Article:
When building flies to swing for steelhead, keep in mind how big in the water you want the fly to be.
For big profile flies, wrap a ball of chenille or dubbing behind your hackle to help the fibers stand up against the current. You want enough material that the fly doesn’t compress. Streamlined flies don’t need the support. Tie up both varieties to use in different conditions.
Regardless of the profile you’re tying at the moment, use less material than you think you need. You want your fly very sparse so it can sink through the water column. Too much material and it’ll never get down, and the movement of your oh-so-fancy natural materials will be limited with overdressing!
Intermediate Skagit Heads are a relatively new product to the fly fishing world and have created a stir in the spey fishing scene. Rather than a traditional full floating shooting head, these heads sink at an intermediate rate. This allows the angler to achieve a slow, deep swing that keeps the fly in the “ZONE” for a longer period of time. The sinking nature of this Intermediate head enables you to break heavy surface tension, and maintain consistent depth throughout your swing. When coupled with a Type 3 or Intermediate sink tip you have the ability to fish shallow tail-outs and riffles. On the flipside, the short length of this head allows the heaviest tips to be turned over with extreme ease, allowing you to dig deep and cast the largest flies in your box. This shooting head really shines in the high water, winter steelhead scene where the fish are holding in slow, deep “tanks” as well as choppy water with heavy surface tension. This head produces a much slower presentation than your floating shooting heads because it travels lower in the water column, instead of on top of the water.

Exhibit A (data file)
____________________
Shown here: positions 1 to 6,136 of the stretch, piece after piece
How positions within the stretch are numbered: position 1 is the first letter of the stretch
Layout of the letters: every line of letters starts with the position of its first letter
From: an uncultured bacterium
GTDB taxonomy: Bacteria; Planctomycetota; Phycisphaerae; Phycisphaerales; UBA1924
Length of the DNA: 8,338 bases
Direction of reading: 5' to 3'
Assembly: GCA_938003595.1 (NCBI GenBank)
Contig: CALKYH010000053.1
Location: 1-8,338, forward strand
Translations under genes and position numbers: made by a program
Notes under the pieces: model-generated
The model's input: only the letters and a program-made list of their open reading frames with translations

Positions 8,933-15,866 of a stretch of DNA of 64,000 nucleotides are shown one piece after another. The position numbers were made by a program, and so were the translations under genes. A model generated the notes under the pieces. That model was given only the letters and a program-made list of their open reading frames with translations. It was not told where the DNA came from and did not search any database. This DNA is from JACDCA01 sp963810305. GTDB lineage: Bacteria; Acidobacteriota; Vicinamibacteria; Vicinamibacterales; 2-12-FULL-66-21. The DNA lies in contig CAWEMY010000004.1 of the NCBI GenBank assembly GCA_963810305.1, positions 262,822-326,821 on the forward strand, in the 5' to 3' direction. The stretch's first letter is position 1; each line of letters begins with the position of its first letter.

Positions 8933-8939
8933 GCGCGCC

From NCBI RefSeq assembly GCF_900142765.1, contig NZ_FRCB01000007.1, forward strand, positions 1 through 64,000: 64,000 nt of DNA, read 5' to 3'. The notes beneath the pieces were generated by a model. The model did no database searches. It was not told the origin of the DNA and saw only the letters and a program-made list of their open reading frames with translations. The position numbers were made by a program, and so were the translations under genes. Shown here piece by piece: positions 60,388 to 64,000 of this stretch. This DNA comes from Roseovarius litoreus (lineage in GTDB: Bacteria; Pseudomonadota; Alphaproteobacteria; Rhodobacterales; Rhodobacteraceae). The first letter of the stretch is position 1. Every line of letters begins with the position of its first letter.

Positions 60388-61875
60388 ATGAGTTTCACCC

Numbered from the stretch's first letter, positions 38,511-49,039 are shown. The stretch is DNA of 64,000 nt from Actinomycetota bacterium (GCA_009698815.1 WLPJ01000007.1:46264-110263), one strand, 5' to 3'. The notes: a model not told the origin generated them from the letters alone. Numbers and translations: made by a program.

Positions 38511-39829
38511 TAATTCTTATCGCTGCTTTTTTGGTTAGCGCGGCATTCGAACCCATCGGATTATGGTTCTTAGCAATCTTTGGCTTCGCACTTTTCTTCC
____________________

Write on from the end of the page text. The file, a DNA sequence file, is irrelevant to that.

Total head length is no longer than 29ft on the heaviest 800 grain head. You can expect the same quality welded loops that SA produces, as well as a labeling system on the head determining front/back a grain weight. The only downside to this line, in my opinion, is at the end of your swing a downstream roll cast is required to break surface tension and bring your head to the surface. Overall I was very happy with the performance of this head.